5.2. Semantics of Partitioned Point-to-Point Communication

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MPI guarantees certain general properties of partitioned point-to-point communication progress, which are described in this section.

Persistent communications use opaque MPI_REQUEST objects as described in Section Point-to-Point Communication. Partitioned communication uses these same semantics for MPI_REQUEST objects.

Partitioned communication provides fine-grained transfers on either or both sides of a send-receive operation described by requests. Persistent communication semantics are ideal for partitioned communication: they provide MPI_PSEND_INIT and MPI_PRECV_INIT functions that allow partitioned communication setup to occur prior to message transfers. Partitioned communication initialization functions are local. The partitioned communication initialization includes inputs on the number of user-visible partitions on the send-side and receive-side, which may differ. Valid partitioned communication operations must have one or more partitions specified.

Once an MPI_PSEND_INIT call has been made, the user may start the operation with a call to a starting procedure and complete the operation with a number of MPI_PREADY calls equal to the requested number of send partitions followed by a call to a completing procedure. A call to MPI_PREADY notifies the MPI library that a specified portion of the data buffer (a specific partition) is ready to be sent. Notification of partial completion can be done via fine-grained MPI_PARRIVED calls at the receiver before a final MPI_TEST/ MPI_WAIT on the request itself; the latter represents overall operation completion upon success. A full set of methods for starting and completing partitioned communication is given in the following sections.

Advice to users.

Having a large number of receiver-side partitions can increase overheads as the completion mechanism may need to work with finer-grained notifications. Using a small number of receiver-side partitions may provide higher performance.

A large number of sender-side partitions may be aggregated by an MPI implementation, making performance concerns of a large number of sender-side partitions potentially less impactful than receiver-side granularity. ( End of advice to users.)

Advice to implementors.

It is expected that an MPI implementation will attempt to balance latency and aggregation for data transfers for the requested partition counts on the sender-side and receiver-side to allow optimization for different hardware. A high quality implementation may perform significant optimizations to enhance performance in this way; they may, for example, resize the data transfers of the partitions to combine partitions in fractional partition sizes (e.g., 2.5 partitions in a single data transfer). ( End of advice to implementors.)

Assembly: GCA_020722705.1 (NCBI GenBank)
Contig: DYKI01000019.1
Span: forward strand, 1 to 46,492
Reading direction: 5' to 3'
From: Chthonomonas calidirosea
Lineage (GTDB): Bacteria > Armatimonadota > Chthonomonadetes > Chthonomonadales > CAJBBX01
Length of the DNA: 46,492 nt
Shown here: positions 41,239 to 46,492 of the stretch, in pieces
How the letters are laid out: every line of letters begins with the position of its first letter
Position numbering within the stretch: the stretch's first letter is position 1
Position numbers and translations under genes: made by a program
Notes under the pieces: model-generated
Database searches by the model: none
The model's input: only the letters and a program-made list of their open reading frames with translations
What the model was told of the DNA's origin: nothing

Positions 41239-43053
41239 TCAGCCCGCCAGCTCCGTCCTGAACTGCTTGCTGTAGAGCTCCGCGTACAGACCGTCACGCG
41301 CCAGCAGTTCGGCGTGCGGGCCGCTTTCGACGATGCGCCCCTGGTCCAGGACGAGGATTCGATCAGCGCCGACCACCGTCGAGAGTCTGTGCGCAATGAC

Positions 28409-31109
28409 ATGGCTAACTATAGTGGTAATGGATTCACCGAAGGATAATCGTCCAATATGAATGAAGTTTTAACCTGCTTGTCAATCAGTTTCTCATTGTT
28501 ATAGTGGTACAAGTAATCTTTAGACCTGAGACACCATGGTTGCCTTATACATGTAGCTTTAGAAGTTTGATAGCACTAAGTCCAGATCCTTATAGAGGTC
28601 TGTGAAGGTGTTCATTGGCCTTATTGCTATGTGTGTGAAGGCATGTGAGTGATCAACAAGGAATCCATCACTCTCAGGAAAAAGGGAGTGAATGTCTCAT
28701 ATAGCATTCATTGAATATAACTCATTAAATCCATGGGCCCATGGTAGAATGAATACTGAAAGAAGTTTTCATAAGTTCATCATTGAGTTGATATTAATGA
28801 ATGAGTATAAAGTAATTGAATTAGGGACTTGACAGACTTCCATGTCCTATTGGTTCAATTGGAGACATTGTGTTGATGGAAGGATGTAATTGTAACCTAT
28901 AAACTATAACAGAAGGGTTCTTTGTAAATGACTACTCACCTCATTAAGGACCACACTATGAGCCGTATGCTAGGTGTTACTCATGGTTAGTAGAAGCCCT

Example Semantics of Partitioned Point-to-Point Communication shows a simple partitioned transfer in which the sender-side and receiver-side partitioning is identical in partition count.

Example Simple partitioned communication example.

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Partitioned communication is designed to provide opportunities for MPI implementations to optimize data transfers. MPI is free to choose how many transfers to do within a partitioned communication send independent of how many partitions are reported as ready to MPI through MPI_PREADY calls. Aggregation of partitions is permitted but not required. Ordering of partitions is permitted but not required. A naive implementation can simply wait for the entire message buffer to be marked ready before any transfer(s) occur and could wait until the completion function is called on a request before transferring data. However, this modality of communication gives MPI implementations far more flexibility in data movement than nonpartitioned communications. ( End of rationale.)

Up: Partitioned Point-to-Point Communication Next: Communication Initialization and Starting with Partitioning Previous: Introduction

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